Wednesday, January 20, 2016

Kids Coding Kids

"Don't treat kids like robots, " is pretty sound advice.

Well phooey to that, I say. I really do. I say, "Phooey!" And on a regular basis too. You should try it. No matter how upset you are one good, "Phooey!" will clear your system out.

Today I treated my kids like robots. Like sprites. Like programs.

Like programmers.

Practicing coding on the computer is great. It's where they'll actually be coding, so it makes sense to practice there. However, anything that can be done on the computer can be done off it if you're creative enough. I do not take credit for this idea, I'm 90% sure Sam Patterson gave it to me. I had my kids code each other.

Set up was simple and fast, both lovely things for a teacher to hear. I grabbed four packets of colored construction paper. We cleared out desks to the edges of the room, something we do regularly so the kids are fast and safe with it. I told them, "You will now code each other!" Cue excited twittering. I explain that they will lay out colored papers in an order of their choosing. They must decide what each color means. Does it mean Forward Two? Jump? Moo? Spin? They will lay out their program and then run it with themselves as the bot or sprite. Then we'll switch and try each others.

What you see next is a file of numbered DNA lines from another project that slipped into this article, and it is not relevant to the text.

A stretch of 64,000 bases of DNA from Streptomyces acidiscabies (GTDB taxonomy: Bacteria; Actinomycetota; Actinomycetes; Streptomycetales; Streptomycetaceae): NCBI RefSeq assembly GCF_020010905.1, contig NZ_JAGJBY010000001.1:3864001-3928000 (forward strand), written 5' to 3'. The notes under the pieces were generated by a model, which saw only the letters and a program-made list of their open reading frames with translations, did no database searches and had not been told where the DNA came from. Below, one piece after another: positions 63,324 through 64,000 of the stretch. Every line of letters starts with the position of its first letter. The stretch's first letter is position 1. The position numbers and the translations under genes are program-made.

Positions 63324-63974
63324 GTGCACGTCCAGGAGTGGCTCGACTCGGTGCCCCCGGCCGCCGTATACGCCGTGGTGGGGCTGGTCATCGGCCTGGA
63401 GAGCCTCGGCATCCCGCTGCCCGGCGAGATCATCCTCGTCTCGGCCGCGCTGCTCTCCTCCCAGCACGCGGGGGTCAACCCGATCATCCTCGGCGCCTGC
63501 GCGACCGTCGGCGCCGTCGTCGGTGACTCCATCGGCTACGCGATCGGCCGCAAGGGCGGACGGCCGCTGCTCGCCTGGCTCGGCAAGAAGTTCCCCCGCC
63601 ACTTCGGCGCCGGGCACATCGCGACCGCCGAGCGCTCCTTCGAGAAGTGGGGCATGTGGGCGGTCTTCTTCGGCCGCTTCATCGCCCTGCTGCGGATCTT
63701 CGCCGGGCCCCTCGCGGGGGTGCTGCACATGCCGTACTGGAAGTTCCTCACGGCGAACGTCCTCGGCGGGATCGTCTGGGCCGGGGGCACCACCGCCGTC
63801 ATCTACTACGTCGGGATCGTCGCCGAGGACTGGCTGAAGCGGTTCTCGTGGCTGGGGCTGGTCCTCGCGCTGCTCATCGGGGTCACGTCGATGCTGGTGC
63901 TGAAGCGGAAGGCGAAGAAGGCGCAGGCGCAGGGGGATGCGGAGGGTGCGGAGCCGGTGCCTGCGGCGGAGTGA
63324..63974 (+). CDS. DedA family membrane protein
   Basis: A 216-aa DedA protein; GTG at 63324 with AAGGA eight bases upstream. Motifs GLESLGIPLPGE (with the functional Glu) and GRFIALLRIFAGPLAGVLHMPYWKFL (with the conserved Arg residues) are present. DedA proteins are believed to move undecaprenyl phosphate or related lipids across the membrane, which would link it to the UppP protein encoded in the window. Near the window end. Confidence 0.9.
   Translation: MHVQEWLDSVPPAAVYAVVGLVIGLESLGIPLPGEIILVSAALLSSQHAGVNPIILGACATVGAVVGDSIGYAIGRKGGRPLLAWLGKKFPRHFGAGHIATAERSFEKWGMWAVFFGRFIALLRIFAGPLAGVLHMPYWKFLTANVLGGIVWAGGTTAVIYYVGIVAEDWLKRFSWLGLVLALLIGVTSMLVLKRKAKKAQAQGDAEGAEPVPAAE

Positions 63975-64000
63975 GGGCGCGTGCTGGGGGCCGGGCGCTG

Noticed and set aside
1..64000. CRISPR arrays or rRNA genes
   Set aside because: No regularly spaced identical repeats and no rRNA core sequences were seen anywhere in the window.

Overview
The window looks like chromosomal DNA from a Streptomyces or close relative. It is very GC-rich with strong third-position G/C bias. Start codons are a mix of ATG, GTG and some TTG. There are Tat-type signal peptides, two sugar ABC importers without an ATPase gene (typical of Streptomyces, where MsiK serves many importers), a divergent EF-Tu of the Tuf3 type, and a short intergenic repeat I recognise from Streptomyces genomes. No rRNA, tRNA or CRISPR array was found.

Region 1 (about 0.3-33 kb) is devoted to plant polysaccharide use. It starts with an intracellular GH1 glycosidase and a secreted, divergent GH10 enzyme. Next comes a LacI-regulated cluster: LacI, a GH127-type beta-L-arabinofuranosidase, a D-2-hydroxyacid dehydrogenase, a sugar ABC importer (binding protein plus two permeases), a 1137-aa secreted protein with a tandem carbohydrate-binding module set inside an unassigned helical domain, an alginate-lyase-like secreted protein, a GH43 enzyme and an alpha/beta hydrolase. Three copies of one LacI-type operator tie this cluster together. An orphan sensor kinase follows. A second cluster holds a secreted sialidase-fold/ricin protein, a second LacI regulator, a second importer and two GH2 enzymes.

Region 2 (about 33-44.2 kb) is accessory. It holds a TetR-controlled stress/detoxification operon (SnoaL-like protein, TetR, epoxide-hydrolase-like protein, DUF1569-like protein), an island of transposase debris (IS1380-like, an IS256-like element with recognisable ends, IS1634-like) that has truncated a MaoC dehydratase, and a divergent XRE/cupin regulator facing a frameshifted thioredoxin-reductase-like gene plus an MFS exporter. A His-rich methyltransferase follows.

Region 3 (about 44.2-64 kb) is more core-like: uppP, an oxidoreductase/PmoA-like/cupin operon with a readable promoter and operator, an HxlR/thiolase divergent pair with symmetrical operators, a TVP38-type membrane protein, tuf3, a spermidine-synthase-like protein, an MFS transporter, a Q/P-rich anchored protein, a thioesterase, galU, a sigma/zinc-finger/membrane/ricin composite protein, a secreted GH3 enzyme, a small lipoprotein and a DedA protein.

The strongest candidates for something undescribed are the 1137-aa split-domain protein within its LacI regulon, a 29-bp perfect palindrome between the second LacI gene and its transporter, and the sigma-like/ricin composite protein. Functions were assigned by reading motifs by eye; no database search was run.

This whole thing was done very quickly. Introduction to clean up took 25 minutes. I pushed them to get it done quickly. The program was not to be complicated. Space was limited.

Like most things, the most valuable lesson was in the mistakes. Students would set two blocks next to each other, a Moo Block and a Spin Block for example. When you landed there you'd moo and spin. But because they'd forgotten to include another piece of code directing the student-bot to move forward or back after mooing and spinning the program ended prematurely.

Kids were moving. Kids were coding. Kids were problem solving. Kids were cooperating and communicating.

Naturally Courson and I made a video of the whole thing as well.

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